The second gallery features Broom’s photographs of soldiers. Here the viewer is confronted by sombre, dark-grey walls and display cabinets. Lined up with only their backs visible as you enter the gallery, the narrow cabinets evoke tombstones. Their fronts display postcard images that Broom took of soldiers readying for war in August 1914. With them are displayed items of ephemera, including notes, press passes, and notebooks. Adjacent interactive screens allow you to absorb the fate of individual soldiers, whose stories are briefly narrated. The next display features Broom’s photographs of London streets alongside her views of London pageantry and of annual spectacles like the University Boat Race.

The last quarter of the show looks at the reception of Broom’s work after she died and Winifred Broom donated her negatives to public institutions. Here we are asked to evaluate Christina Broom’s importance and consider her legacy.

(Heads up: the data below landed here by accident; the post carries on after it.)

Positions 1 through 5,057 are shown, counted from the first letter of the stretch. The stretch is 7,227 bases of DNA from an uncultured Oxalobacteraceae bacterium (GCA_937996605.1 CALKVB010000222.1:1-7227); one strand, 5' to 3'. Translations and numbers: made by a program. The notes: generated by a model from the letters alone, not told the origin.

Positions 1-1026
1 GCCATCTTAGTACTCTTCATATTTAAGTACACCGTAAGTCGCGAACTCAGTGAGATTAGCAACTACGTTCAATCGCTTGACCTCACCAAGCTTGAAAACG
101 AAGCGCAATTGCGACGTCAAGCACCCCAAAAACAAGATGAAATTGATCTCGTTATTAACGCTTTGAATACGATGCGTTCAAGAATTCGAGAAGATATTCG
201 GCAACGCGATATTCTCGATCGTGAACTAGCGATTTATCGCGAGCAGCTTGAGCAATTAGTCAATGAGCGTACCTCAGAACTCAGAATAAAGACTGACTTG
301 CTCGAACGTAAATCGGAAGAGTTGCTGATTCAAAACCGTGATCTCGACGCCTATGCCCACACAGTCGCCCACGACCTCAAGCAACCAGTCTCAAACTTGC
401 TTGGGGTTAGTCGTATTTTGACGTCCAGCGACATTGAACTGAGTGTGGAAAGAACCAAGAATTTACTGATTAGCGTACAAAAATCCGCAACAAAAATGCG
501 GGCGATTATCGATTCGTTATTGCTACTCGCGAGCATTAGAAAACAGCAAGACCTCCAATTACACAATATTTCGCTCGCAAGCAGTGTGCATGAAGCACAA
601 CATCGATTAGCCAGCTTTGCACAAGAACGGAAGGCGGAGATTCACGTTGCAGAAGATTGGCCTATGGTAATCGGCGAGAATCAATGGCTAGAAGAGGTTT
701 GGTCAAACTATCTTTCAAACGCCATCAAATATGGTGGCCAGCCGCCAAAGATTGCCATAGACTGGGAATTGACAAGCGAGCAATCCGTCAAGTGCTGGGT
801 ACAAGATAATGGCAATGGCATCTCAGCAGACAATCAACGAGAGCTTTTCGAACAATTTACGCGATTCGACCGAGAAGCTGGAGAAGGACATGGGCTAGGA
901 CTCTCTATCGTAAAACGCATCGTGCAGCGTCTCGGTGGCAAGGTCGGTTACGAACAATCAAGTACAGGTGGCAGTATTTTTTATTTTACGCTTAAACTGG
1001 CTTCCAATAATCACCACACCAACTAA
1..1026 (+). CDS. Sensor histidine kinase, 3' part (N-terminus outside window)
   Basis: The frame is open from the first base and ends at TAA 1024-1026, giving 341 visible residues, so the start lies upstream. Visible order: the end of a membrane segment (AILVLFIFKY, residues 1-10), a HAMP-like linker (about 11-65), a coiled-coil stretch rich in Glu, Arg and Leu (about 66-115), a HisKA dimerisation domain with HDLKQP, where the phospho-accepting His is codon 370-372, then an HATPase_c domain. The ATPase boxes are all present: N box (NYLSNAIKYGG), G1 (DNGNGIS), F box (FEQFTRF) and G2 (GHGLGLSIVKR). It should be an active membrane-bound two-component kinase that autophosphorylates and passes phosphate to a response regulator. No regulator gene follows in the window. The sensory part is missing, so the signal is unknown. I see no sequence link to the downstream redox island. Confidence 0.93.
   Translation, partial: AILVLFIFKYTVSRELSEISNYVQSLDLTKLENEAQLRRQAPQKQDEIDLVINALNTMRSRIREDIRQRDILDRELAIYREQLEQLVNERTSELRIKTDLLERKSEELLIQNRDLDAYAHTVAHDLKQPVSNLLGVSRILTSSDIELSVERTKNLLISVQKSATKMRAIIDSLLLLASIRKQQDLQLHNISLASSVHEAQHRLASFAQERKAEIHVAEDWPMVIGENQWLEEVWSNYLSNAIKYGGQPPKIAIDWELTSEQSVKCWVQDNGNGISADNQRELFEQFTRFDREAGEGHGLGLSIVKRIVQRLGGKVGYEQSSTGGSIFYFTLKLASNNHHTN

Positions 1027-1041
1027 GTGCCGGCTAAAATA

The exhibition presents Broom as an unsung female trailblazer of press photography. She is regarded today as the first British woman to have a successful career as a photographic journalist. Broom’s work was recently exhibited in 1994, when London’s National Portrait Gallery showed the work of four prominent Edwardian women photographers. That exhibition, Four Women Photographers, also included: Eveleen Myers (1856–1937), who was active up to the mid–1890s and was photographed in her childhood by Julia Margaret Cameron; Olive Edis (1876–1955), who is known as Britain’s first woman war photographer, being commissioned by the Imperial War Museum to photograph the 1918–19 battlefields of France and Flanders; and Alice Hughes (1857–1939), the leading London portrait photographer, whose work offers an important glimpse into high-class British society. These women enjoyed privileged social connections, with personal links to the political and intellectual elites of their day, which is something that Broom lacked. She was a product of her age, and her work was a response to a burgeoning market for illustrative material. The times saw a boom in creative and documentary photography and photographic illustration as demand increased with the advent of illustrated magazines. Photography was also widely used in book illustration. Garden designer Gertrude Jekyll (1843–1932), for example, took up photography in 1885 and used her own photographs in some of her publications. Broom emerged as a photographer in the era of the ubiquitous cinematograph and the widely promoted Kodak Girl. In the early 1900s, George Eastman (1854–1932) made photography accessible to millions with Kodak’s Brownie camera, advertised with the message that anyone could learn to take pictures in just ten minutes. With anyone and everyone enabled to take photographs, the era of the snapshot began. [End Page 245]